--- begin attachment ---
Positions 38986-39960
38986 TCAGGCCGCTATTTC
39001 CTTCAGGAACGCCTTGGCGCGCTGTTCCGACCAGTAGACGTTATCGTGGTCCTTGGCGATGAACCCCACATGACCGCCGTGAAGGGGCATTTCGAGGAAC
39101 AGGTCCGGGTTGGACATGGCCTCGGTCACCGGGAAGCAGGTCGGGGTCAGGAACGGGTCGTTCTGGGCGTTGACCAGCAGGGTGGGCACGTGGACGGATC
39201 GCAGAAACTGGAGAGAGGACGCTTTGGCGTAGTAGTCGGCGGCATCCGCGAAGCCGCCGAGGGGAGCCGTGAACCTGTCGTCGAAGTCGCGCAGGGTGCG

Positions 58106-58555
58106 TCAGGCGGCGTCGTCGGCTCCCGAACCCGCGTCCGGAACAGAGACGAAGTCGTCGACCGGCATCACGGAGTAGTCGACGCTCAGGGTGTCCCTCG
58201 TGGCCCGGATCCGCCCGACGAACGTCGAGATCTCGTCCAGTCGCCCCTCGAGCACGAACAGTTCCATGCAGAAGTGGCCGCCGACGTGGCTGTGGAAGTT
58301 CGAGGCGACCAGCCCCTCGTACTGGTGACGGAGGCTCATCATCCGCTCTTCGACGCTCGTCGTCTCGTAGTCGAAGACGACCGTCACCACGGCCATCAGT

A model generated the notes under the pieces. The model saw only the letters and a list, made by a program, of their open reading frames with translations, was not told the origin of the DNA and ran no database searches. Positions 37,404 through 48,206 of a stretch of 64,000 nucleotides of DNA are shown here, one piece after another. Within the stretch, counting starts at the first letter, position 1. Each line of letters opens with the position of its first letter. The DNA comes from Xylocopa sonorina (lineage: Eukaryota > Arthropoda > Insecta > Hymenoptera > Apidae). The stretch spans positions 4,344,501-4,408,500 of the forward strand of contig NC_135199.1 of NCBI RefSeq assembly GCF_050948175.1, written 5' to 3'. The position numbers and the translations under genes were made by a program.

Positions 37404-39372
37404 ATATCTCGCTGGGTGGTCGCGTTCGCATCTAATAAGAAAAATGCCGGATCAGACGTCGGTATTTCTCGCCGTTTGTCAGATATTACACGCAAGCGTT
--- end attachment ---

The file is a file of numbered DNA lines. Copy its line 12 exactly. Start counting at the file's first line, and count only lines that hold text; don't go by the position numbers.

37404 ATATCTCGCTGGGTGGTCGCGTTCGCATCTAATAAGAAAAATGCCGGATCAGACGTCGGTATTTCTCGCCGTTTGTCAGATATTACACGCAAGCGTT